Tables in Documents

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Summary: There are two types of tables: layout and data. Layout tables position items on a page; data tables present data in a grid. A data table must have a header row and include a caption or table summary. Simpler is better.

 

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Formatting considerations for tables in documents

After you design your table, you will need to take a few additional formatting steps to make it accessible for adaptive technology users, that is, you’re marking up the document to give the screen reader software cues about what information is contained in the rows and columns.

Header rows

In whatever application and version you’re using, look for a setting in the table properties panel that lets you indicate the header row, that is, the row that indicates what information is located in each column. In Microsoft Word, the method is to check the box that says “repeat as header row at the top of each page”. While the option doesn’t sound like it, it actually does the trick that makes the table work with screen readers. 

However, it isn’t possible to indicate column headers in Microsoft Word, so if your table includes categories contained in rows, your table might be confusing to someone using a screen reader.  

Table summary

When you include a table in a document, you should also include a table summary that describes the content contained in the table, e.g., “Lessons, assignments and grade points available this semester.”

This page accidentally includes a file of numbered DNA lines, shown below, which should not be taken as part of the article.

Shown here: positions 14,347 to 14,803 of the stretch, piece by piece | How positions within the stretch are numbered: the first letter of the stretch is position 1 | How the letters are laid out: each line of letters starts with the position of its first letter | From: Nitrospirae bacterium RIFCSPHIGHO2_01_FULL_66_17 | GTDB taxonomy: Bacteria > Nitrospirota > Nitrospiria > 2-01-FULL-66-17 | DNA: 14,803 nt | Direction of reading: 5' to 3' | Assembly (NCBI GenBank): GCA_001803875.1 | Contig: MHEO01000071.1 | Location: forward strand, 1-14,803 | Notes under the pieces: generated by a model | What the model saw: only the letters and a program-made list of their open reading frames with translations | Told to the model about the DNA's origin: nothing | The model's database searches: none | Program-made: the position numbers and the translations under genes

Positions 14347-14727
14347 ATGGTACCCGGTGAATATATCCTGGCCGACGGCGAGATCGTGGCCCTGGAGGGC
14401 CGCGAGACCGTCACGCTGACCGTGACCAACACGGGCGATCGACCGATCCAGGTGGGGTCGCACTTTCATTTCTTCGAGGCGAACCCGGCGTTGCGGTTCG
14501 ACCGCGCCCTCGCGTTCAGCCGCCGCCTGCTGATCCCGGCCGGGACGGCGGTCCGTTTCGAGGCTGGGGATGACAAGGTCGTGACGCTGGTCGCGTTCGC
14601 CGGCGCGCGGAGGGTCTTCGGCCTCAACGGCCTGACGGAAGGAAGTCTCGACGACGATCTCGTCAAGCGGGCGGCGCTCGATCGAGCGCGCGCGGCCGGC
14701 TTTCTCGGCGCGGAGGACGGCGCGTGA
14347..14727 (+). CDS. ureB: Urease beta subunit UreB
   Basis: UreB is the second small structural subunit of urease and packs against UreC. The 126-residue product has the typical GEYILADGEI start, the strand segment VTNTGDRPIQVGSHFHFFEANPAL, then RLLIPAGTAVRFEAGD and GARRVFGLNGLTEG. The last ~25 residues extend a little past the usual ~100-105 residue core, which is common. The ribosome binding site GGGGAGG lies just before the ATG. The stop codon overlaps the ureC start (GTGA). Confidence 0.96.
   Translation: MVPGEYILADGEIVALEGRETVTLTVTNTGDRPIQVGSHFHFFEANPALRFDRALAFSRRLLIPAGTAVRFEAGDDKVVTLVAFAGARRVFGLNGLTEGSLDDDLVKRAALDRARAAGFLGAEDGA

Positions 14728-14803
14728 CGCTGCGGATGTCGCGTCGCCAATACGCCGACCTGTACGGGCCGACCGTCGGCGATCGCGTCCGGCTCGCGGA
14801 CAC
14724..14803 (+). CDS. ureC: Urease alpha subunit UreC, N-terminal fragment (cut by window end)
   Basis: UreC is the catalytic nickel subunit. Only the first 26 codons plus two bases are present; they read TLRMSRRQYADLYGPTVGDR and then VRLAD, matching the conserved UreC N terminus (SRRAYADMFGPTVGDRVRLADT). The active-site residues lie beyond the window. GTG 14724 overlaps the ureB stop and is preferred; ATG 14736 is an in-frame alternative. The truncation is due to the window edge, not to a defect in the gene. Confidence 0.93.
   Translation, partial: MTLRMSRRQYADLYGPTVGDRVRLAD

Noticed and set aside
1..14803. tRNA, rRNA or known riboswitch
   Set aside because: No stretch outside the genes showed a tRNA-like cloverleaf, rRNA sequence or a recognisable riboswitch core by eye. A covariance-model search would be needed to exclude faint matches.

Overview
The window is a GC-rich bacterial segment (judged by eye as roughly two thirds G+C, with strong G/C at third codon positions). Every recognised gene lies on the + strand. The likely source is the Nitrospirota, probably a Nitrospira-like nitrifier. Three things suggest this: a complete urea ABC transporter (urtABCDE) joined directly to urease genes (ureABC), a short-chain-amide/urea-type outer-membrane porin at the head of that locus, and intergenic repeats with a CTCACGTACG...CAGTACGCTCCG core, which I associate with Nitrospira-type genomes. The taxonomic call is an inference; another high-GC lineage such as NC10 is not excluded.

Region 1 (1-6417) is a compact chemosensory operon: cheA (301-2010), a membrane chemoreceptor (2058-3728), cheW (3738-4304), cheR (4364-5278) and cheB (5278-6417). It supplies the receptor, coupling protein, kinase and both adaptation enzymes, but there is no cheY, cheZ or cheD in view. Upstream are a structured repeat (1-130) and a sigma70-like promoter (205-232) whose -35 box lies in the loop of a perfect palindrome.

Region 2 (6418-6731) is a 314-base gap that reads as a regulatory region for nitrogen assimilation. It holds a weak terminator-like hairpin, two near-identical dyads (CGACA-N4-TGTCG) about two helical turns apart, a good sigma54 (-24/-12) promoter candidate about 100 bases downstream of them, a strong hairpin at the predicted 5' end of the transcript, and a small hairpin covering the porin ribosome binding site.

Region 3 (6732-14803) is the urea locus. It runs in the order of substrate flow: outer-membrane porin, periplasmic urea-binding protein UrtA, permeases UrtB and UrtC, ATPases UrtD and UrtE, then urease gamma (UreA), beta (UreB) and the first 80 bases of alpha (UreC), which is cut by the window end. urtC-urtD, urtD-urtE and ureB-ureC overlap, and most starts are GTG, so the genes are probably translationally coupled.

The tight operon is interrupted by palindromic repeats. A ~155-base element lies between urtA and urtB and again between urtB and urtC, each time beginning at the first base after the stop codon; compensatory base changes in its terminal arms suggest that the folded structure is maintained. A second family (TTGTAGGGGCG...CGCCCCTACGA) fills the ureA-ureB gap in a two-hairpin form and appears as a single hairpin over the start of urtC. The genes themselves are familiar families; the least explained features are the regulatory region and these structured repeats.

In Microsoft Word it’s possible to hide the table summary from the visible area of the document. You can place the table summary in the table properties panel, under the Alt Text tab. The alt text tab has two fields, one for the title of the table and one for the description, as shown in this screenshot:

Complete both the title and description fields for all tables. The title of this table is “Language Test Information Sessions” and its description is “Date, time and location of language test information sessions for fall semester 2016.”

You can use the alt text for tables any time. However, if you display the table summary on the visible page, all users will benefit from being able to see it. 

In general, you should only use tables to display data, rather than as a means of page layout. (To control page layout in documents, you should learn to use the word wrapping and padding features.)

Tables in Google Docs

It isn’t possible to specify a header row in Google Docs so you should be sure to describe the table on the visible page (see Table Summary above for ideas how to describe a table).

Tables in PowerPoint

While it’s possible to visually format a row in PowerPoint so that looks like it has header rows (e.g., make the top row of cells bold and with darker background fill), there’s not a way to mark it up for screen reader software to be able to identify the header rows. For this reason, Webaim recommends to share the PowerPoint file as a PDF and to tag the PDF with table tags in Adobe Acrobat.

Tables in PDFs

Properly structure your table in the editing software (Microsoft Word or other), save it as a PDF, then open it in Adobe Acrobat to tag the PDF for accessibility.

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